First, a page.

the  filesystem API.  As a result, it does not catch remote events that
       occur on network filesystems.  (Applications must fall back to  polling
       the  filesystem  to  catch  such events.)  Furthermore, various pseudo-
       filesystems such as /proc, /sys, and /dev/pts are not monitorable  with

       The  inotify  API  does not report file accesses and modifications that
       may occur because of mmap(2), msync(2), and munmap(2).

       The inotify API identifies affected files by filename.  However, by the
       time  an  application  processes an inotify event, the filename may al-
       ready have been deleted or renamed.

       The inotify API identifies events via watch descriptors.  It is the ap-
       plication's  responsibility  to  cache a mapping (if one is needed) be-
       tween watch descriptors and pathnames.  Be aware that directory  renam-
       ings may affect multiple cached pathnames.

       Inotify  monitoring  of directories is not recursive: to monitor subdi-
       rectories under a directory, additional watches must be created.   This
       can take a significant amount time for large directory trees.

       If  monitoring  an  entire directory subtree, and a new subdirectory is
       created in that tree or an existing  directory  is  renamed  into  that
       tree,  be  aware that by the time you create a watch for the new subdi-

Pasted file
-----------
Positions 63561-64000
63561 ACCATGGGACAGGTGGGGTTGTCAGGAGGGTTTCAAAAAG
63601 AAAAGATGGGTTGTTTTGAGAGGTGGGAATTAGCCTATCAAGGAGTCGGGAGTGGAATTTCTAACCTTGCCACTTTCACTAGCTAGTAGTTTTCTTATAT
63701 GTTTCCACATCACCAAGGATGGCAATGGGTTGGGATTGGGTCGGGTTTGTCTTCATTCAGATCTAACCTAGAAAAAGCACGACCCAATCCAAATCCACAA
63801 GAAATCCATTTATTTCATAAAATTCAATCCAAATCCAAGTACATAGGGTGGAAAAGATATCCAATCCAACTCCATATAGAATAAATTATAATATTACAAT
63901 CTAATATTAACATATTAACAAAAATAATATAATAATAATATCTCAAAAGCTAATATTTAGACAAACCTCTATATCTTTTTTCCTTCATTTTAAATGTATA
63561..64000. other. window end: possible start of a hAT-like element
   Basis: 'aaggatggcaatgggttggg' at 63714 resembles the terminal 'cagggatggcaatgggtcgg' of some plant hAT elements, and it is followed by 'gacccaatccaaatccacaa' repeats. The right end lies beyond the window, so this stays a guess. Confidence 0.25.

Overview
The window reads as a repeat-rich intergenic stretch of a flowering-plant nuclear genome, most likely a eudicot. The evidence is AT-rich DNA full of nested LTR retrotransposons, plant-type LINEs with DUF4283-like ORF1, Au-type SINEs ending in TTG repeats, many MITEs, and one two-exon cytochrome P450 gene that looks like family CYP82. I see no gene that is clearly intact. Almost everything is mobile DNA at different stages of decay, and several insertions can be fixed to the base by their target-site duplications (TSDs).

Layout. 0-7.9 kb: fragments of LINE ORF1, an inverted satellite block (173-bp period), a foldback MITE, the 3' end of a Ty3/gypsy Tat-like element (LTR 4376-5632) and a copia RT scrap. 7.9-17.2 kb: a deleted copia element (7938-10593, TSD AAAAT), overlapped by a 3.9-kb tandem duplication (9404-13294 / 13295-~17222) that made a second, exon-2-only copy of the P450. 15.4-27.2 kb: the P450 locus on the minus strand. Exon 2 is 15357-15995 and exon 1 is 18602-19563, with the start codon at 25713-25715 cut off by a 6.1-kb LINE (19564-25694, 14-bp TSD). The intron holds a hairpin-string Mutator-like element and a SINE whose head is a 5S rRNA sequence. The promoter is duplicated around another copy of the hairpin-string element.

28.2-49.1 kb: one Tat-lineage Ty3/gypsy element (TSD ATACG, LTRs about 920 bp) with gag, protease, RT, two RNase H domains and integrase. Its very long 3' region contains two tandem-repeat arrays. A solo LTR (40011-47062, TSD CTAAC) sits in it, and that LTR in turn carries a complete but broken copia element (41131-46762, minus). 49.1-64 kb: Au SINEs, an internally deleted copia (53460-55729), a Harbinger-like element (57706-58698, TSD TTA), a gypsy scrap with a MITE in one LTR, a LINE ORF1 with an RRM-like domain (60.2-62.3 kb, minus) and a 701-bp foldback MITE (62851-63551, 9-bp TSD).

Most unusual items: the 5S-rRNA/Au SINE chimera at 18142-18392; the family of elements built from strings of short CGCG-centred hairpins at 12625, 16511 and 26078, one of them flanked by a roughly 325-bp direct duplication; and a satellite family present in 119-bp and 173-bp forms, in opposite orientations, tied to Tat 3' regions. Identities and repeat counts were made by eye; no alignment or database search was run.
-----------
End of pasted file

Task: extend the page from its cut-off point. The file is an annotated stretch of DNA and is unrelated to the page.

rectory, new files (and subdirectories) may already  exist  inside  the
       subdirectory.  Therefore, you may want to scan the contents of the sub-
       directory immediately after adding the watch (and, if  desired,  recur-
       sively add watches for any subdirectories that it contains).

       Note that the event queue can overflow.  In this case, events are lost.
       Robust applications should handle the possibility of lost events grace-
       fully.   For example, it may be necessary to rebuild part or all of the
       application cache.  (One simple, but possibly expensive, approach is to
       close  the  inotify file descriptor, empty the cache, create a new ino-
       tify file descriptor, and then re-create watches and cache entries  for
       the objects to be monitored.)

       If a filesystem is mounted on top of a monitored directory, no event is
       generated, and no events are generated for  objects  immediately  under
       the  new  mount  point.   If  the filesystem is subsequently unmounted,
       events will subsequently be generated for the directory and the objects
       it contains.

   Dealing with rename() events
       As  noted  above,  the IN_MOVED_FROM and IN_MOVED_TO event pair that is
       generated by rename(2) can be matched up via their shared cookie value.
       However, the task of matching has some challenges.

       These  two events are usually consecutive in the event stream available
       when reading from the inotify file descriptor.  However,  this  is  not
       guaranteed.   If multiple processes are triggering events for monitored
       objects, then (on rare occasions) an arbitrary number of  other  events
       may  appear between the IN_MOVED_FROM and IN_MOVED_TO events.  Further-
       more, it is not guaranteed that the event pair is  atomically  inserted
       into  the  queue: there may be a brief interval where the IN_MOVED_FROM